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Some signs and omens he regarded as infallible. If in the morning his shoe was put on wrong, the left instead of the right, that boded some disaster. If when he commenced a long journey, by sea or land, there happened to fall a mizzling rain, he held it to be a good sign of a speedy and happy return. He was much affected likewise with any thing out of the common course of nature. A palm-tree1 which chanced to grow up between some stones in the court of his house, he transplanted into a court where the images of the Household Gods were placed, and took all possible care to make it thrive. In the island of Capri, some decayed branches of an old ilex, which hung drooping to the ground, recovered themselves upon his arrival; at which he was so delighted, that he made an exchange with the Republic 2 of Naples, of the island of OEnaria [Ischia], for that of Capri. He likewise observed certain days; as never to go from home the day after the Nundinae,3 nor to begin any serious business upon the nones;4 avoiding nothing else in it, as he writes to Tiberius, than its unlucky name.
1 If these trees flourished at Rome in the time of Augustus, the winters there must have been much milder than they now are. There was one solitary palm standing in the garden of a convent some years ago, but it was of a very stunted growth.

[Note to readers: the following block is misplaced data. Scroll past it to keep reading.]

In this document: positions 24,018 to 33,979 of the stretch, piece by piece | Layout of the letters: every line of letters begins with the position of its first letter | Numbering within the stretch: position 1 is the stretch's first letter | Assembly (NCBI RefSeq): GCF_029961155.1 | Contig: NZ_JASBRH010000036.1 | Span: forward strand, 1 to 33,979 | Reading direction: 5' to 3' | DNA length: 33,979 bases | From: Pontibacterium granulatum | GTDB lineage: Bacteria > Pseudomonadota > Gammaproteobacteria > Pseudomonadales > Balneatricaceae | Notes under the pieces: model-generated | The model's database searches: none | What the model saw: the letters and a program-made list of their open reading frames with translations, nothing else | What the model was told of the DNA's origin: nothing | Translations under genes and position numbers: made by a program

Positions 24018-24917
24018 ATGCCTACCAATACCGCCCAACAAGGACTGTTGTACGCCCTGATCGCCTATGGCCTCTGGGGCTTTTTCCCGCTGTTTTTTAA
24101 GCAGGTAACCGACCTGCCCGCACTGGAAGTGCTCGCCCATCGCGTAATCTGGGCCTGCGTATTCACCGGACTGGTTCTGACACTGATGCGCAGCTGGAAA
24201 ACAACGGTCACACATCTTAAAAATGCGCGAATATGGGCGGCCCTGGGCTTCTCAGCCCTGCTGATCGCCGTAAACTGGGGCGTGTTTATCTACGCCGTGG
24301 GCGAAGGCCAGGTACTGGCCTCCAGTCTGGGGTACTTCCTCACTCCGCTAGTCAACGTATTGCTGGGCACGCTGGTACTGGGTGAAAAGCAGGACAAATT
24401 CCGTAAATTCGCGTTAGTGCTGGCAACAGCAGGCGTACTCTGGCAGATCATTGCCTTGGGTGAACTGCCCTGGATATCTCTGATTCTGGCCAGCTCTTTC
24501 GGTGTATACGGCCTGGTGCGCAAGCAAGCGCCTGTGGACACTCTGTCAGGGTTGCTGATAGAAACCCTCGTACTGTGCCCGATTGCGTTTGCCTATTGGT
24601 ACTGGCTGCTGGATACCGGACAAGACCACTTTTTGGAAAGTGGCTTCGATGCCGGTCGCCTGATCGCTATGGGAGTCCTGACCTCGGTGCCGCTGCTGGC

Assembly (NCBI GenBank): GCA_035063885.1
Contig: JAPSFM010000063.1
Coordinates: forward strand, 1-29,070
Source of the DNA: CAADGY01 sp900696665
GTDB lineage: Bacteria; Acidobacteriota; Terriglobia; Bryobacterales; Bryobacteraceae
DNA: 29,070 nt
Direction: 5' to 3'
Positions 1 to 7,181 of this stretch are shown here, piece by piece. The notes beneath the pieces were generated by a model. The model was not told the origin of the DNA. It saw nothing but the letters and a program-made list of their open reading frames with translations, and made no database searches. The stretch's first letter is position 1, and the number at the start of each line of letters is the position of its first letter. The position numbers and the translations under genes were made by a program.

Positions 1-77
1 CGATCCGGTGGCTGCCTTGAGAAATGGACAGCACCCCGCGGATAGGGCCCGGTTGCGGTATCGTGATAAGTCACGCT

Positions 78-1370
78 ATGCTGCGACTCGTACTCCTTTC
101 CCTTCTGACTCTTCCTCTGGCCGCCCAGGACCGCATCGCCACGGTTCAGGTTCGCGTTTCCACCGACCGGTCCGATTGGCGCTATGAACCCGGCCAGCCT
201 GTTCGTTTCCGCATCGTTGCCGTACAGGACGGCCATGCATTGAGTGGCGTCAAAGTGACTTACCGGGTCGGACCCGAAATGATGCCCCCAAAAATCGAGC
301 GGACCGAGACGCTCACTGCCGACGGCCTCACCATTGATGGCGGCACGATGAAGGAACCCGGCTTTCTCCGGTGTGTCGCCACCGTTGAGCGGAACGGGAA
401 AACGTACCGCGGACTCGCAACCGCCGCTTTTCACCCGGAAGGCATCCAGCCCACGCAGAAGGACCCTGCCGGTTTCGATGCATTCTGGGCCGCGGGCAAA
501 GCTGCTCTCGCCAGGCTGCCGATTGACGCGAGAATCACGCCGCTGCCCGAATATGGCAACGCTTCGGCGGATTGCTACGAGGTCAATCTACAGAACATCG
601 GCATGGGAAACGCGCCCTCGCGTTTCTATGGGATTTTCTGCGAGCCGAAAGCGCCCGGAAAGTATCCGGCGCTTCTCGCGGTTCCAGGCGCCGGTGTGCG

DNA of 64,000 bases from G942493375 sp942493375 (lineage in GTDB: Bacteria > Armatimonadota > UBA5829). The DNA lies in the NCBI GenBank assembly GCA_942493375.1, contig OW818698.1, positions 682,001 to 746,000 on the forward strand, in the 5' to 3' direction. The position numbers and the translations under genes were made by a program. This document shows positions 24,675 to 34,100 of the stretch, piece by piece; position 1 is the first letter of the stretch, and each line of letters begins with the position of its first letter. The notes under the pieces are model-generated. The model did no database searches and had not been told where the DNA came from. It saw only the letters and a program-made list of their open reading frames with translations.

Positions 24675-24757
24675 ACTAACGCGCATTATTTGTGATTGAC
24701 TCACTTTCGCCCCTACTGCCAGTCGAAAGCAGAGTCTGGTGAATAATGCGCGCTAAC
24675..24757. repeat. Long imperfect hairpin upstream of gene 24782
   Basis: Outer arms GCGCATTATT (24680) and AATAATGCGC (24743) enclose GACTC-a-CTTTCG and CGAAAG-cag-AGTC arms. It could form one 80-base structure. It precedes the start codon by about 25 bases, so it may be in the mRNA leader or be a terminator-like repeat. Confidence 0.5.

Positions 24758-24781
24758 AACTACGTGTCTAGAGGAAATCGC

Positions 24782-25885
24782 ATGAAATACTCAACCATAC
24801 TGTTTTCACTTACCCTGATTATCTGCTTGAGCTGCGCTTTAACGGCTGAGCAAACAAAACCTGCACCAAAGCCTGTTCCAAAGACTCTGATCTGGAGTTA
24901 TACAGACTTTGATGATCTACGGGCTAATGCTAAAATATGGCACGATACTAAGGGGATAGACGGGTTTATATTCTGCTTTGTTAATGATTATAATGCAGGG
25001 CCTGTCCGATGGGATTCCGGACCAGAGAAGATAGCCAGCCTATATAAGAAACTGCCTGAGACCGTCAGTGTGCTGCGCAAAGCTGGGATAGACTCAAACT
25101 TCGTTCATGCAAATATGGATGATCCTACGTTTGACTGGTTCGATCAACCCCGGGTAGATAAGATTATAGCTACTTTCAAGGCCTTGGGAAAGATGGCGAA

2 The Republican forms were preserved in some of the larger towns.
3 "The Nundinae occurred every ninth day, when a market was held at Rome, and the people came to it from the country. The practice was not then introduced amongst the Romans, of dividing their time into weeks, as we do, in imitation of the Jews. Dio, who flourished under Severus, says that it first took place a little before his time, and was derived from the Egyptians."--Thomson. A fact, if well founded, of some importance.
4 The Romans divided their months into calends, nones, and ides. The first day of the month was the calends of that month; whence they reckoned backwards, distinguishing the time by the day before the calends, the second day before the calends, and so on, to the ides of the preceding month. In eight months of the year, the nones were the fifth day, and the ides the thirteenth: but in March, May, July, and October, the nones fell on the seventh, and the idcs on the fifteenth. From the nones they reckoned backwards to the calends, as they also did from the ides to the nones."-Ib.
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